Are Imports and Exports of the Five ASEAN Economies Co-Integrated? an Empirical Study

By Tang, Tuck Cheong | International Journal of Management, March 2003 | Go to article overview

Are Imports and Exports of the Five ASEAN Economies Co-Integrated? an Empirical Study


Tang, Tuck Cheong, International Journal of Management


This paper aims to investigate the presence ofa unique equilibrium relationship between imports and exports of the five ASEAN founding economies. The unit root and cointegration approaches were used for analysis. The presence ofa long-run relationship among imports and exports of a country indicate favorable of macroeconomic policies being effective in correcting external imbalance in long-run. The results show that the imports and exports of Malaysia and Singapore are cointegrated. However this situation is not happened for the Philippine, Indonesia, and Thailand.

I. Introduction

This study aims to investigate the effectiveness of macroeconomic policies on the five founding members of ASEAN (The Association of Southeast Asian Nations), in bringing their imports and exports into a long-run equilibrium. They are Indonesia, Malaysia, the Philippines, Singapore and Thailand. Bahmani-Oskooee and Rhee (1997, p. 109) stated that exchange rate policy in any country is always accompanied by other macroeconomic policies (fiscal or monetary), it finds to be difficult to assess the effects of one policy without controlling for the others. Thus, the combined effects of all policies on the trade balance are considered. The presence of a long-run relationship among imports and exports of a country might indicate that the macroeconomic policies as well as devaluation can be possible implemented in order to correct the trade imbalance. Previous studies of this issue are limited. They are Bahmani-Oskooee (1994) and Bahmani-Oskooee and Rhee (1997) for the case of Australia and Korea, respectively.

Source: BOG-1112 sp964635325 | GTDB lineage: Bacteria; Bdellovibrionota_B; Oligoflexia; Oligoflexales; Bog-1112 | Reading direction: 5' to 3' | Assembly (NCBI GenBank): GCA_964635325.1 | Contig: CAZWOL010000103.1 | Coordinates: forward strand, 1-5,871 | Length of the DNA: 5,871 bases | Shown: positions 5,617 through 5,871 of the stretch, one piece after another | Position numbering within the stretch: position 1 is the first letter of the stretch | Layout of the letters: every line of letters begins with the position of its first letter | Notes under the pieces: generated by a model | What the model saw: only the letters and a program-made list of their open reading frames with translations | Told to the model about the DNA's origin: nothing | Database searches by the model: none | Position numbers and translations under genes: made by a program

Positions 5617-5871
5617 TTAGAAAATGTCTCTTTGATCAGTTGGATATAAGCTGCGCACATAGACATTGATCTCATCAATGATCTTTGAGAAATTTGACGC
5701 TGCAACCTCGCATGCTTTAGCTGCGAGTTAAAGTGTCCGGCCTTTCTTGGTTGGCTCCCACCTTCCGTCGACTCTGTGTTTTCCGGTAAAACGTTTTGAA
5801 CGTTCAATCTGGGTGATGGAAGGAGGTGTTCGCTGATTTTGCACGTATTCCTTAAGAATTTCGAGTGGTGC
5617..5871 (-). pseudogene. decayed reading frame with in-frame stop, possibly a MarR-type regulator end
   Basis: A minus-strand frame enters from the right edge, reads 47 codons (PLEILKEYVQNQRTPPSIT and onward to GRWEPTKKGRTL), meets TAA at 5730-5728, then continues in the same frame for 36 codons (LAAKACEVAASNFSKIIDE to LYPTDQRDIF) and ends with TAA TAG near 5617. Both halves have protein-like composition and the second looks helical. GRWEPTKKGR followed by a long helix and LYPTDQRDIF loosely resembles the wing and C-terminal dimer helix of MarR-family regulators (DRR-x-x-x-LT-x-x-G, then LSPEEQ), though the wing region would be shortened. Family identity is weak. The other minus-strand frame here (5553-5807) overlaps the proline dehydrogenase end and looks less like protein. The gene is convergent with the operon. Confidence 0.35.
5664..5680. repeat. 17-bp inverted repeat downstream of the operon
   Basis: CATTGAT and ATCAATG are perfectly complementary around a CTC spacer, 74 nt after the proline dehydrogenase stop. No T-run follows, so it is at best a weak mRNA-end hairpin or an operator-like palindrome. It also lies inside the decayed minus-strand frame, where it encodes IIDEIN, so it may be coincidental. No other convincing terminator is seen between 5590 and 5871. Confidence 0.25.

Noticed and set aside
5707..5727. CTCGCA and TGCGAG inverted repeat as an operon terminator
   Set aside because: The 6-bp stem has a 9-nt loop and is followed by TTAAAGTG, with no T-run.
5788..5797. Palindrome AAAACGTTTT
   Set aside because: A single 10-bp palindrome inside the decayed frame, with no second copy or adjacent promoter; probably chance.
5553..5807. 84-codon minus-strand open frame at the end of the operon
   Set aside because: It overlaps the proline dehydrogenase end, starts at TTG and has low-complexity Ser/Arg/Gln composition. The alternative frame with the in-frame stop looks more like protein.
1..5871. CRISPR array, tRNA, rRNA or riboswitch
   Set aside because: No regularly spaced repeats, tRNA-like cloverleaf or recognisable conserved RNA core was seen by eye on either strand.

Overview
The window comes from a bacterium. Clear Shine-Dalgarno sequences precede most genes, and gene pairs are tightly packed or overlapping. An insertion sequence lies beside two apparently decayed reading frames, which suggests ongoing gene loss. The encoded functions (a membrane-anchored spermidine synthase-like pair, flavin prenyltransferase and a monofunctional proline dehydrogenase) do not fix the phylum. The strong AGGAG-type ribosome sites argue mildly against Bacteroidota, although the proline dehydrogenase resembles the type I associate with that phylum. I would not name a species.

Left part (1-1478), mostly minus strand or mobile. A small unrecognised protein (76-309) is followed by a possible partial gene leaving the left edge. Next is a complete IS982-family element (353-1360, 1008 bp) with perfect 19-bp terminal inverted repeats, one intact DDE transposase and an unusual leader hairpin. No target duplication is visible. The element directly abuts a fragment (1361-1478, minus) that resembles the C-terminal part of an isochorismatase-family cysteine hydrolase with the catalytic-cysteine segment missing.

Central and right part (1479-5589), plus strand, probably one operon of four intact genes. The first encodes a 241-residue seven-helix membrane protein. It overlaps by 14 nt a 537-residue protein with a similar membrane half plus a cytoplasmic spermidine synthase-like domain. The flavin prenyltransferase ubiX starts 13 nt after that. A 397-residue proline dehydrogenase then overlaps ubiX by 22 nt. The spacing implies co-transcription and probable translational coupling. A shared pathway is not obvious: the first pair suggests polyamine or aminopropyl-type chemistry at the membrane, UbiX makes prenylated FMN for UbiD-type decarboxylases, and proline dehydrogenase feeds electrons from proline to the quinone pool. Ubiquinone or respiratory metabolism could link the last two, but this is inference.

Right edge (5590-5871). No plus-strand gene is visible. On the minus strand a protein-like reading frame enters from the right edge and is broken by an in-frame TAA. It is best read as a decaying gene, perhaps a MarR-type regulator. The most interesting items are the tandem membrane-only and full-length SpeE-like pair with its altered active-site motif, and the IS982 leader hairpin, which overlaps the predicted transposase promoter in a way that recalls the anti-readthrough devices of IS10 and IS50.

Most of the ASEAN five founding countries have always experienced current account deficit of its balance of payments. Observing the period 1970 to 1998, Malaysia was faced current account deficits in the year of 1971 to 72, 1974 to 75, 1980 to 86, and 1990 to 97. Meanwhile, Thailand was more trouble of her current account balance condition with only enjoyed a surplus in the year of 1986 and 1998. The Indonesia's current account achieved a surplus in the year of 1974, 1979 to 80, and 1998. In addition, a surplus recorded for the Philippines were only in the year of 1972 to 73, 1986 and 1998. Singapore is experiencing surplus of current account since 1986 (data are obtained from International Financial Statistics, International Monetary Fund). …

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